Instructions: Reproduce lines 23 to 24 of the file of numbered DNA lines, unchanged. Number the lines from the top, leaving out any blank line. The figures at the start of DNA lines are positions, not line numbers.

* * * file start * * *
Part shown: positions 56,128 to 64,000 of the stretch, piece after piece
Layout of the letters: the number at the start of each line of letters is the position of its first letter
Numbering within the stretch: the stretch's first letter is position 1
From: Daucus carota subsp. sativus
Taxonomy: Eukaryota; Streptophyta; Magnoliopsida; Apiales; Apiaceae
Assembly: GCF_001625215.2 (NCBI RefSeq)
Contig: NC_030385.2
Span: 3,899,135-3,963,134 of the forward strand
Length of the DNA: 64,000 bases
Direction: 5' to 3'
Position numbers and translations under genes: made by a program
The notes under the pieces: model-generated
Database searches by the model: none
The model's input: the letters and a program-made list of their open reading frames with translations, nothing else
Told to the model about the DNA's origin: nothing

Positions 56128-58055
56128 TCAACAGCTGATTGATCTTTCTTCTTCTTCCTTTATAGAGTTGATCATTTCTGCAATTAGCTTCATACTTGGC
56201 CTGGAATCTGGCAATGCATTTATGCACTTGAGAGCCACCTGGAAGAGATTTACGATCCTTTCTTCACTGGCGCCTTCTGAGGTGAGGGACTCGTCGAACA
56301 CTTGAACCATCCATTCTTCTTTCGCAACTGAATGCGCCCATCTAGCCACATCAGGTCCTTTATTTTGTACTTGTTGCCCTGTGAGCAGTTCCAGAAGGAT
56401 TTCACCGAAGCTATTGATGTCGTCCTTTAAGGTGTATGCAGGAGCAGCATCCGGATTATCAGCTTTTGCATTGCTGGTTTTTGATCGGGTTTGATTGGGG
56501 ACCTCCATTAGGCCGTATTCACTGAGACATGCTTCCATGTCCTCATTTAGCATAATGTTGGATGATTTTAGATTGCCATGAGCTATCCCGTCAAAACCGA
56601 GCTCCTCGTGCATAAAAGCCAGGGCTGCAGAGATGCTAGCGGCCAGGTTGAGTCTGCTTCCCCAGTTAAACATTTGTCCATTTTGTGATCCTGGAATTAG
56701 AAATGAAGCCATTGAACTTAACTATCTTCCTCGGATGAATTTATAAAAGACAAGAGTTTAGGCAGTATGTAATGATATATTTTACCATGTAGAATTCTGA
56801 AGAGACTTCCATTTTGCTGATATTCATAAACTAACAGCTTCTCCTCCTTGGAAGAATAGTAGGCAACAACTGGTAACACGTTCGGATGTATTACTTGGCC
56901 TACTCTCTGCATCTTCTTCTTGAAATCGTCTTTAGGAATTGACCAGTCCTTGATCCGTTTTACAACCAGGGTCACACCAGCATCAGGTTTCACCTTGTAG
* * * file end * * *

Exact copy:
56701 AAATGAAGCCATTGAACTTAACTATCTTCCTCGGATGAATTTATAAAAGACAAGAGTTTAGGCAGTATGTAATGATATATTTTACCATGTAGAATTCTGA
56801 AGAGACTTCCATTTTGCTGATATTCATAAACTAACAGCTTCTCCTCCTTGGAAGAATAGTAGGCAACAACTGGTAACACGTTCGGATGTATTACTTGGCC